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Post-capitalism includes a number of proposals for a new economic system to replace capitalism, or otherwise speculate on the fate of the current form of the socio-economic order. According to some classical Marxist and some social evolutionary theories, post-capitalist societies may come about as a result of spontaneous evolution as capitalism becomes obsolete. Others propose models to intentionally replace capitalism. The most notable among them are socialism and anarchism.
In 1993, Peter Drucker outlined a possible evolution of capitalistic society in his book Post-Capitalist Society. The book stated that knowledge, rather than capital, land, or labor, is the new basis of wealth. The classes of a fully post-capitalist society are expected to be divided into knowledge workers or service workers, in contrast to the capitalists and proletarians of a capitalist society. In the book, Drucker estimated the transformation to post-capitalism would be completed in 2010–2020.
Drucker also argued for rethinking the concept of intellectual property by creating a universal licensing system. Consumers would subscribe for a cost and producers would assume that everything is reproduced and freely distributed through social networks.
In 2015, according to Paul Mason the rise of income inequality, repeating cycles of boom and bust and capitalism’s contributions to climate change has led economists, political thinkers and philosophers to begin to seriously consider how a post-capitalistic society would look and function. Post-capitalism is expected to be made possible with further advances in automation and information technology – both of which are effectively causing production costs to tend towards zero.
Nick Srnicek and Alex Williams identify a crisis in capitalism's ability and willingness to employ all members of society, arguing that "there is a growing population of people that are situated outside formal, waged work, making do with minimal welfare benefits, informal subsistence work, or by illegal means"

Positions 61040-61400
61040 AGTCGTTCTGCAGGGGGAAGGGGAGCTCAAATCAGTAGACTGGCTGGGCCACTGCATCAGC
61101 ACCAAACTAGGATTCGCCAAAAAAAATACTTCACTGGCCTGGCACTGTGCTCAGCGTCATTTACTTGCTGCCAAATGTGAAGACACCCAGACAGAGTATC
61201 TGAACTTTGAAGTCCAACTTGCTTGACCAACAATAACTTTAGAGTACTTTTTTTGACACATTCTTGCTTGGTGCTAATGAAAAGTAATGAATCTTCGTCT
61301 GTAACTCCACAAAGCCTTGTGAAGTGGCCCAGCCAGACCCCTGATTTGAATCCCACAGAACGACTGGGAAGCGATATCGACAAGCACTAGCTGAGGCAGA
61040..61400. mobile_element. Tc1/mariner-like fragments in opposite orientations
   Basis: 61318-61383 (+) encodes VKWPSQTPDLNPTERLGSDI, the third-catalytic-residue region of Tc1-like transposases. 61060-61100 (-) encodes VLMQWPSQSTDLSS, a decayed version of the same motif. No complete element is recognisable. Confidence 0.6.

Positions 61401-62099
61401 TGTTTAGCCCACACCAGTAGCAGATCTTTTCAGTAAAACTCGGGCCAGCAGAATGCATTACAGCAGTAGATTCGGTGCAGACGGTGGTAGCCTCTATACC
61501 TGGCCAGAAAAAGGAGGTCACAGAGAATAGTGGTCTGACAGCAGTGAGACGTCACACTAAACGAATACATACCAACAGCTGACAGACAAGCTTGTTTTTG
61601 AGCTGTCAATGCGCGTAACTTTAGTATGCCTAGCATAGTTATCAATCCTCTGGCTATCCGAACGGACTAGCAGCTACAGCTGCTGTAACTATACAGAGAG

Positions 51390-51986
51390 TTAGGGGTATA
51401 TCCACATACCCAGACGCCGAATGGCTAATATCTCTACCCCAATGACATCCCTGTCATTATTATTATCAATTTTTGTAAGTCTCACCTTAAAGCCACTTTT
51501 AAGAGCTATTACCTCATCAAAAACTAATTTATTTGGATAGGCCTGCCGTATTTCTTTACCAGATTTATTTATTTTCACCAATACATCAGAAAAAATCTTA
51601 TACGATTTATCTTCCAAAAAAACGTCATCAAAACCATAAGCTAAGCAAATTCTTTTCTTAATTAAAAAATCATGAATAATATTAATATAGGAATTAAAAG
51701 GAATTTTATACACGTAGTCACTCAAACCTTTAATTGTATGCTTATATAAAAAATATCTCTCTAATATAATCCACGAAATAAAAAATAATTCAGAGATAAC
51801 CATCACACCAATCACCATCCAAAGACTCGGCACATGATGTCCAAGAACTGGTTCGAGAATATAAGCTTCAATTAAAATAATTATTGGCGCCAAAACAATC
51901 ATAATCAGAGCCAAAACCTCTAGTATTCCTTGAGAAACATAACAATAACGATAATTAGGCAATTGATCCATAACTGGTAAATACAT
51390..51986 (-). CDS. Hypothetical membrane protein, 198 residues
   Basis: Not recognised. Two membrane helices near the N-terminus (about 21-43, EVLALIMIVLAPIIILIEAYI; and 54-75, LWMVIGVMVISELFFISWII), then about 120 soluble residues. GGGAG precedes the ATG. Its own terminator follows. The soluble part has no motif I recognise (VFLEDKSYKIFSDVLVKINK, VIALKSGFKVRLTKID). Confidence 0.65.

Heritage check system, a socioeconomic plan that retains a market economy, but removes fractional reserve lending power from banks and limits government printing of money to offset deflation with money printed being used to buy materials to back the currency, pay for government programs in lieu of taxes, with the remainder to be split evenly among all citizens to stimulate the economy (termed a "heritage check" for which the system is named). As presented by the original author of the idea, Robert Heinlein, in his book For Us, The Living: A Comedy of Customs, the system would be self-reinforcing and eventually result in a regular heritage checks able to provide a modest living for most citizens.
In his book Of the People, By the People: The Case for a Participatory Economy, Robin Hahnel describes a post-capitalist economy called the participatory economy. The book ends with the proposal of the Green New Deal, a package of policies that address climate change and financial crises.
The participatory economy focuses on the participation of all citizens through the creation of worker councils and consumer councils. Hahnel emphasizes the direct participation of worker and consumers rather than appointing representatives. The councils are concerned with large-scale issues of production and consumption and are broken into various bodies tasked with researching future development projects.
In a participatory economy, economic rewards would be offered according to need, the amount of which would be determined democratically by the workers council. Hahnel also calls for "economic justice" by rewarding people for their effort and diligence rather than accomplishments or prior ownership. A worker’s effort is to be determined by their co-workers. Consumption rights are then rewarded according to the effort ratings. The worker has the choice to decide what they consume using their consumption rights. Hahnel does not address the idea of money, currency, or how consumption rights would be tracked.
Planning in a participatory economy is done through the councils. The process is horizontal across the committees as opposed to vertical. All council members, the workers and consumers, participate directly in planning unlike in Soviet-type economies and other democratic planning proposals in which planning is done by representatives. Planning is an iterative procedure, always being changed and improved upon, that is accomplished at the level of either work or consumption. All information and proposals are freely available to everyone, those inside and outside of the council, so that the social cost of each proposal can be determined and voted on. Long-term plans such as structuring public transportation, residential zones and recreational areas, are to be proposed by delegates and approved by direct democracy (i.e. voting by the population).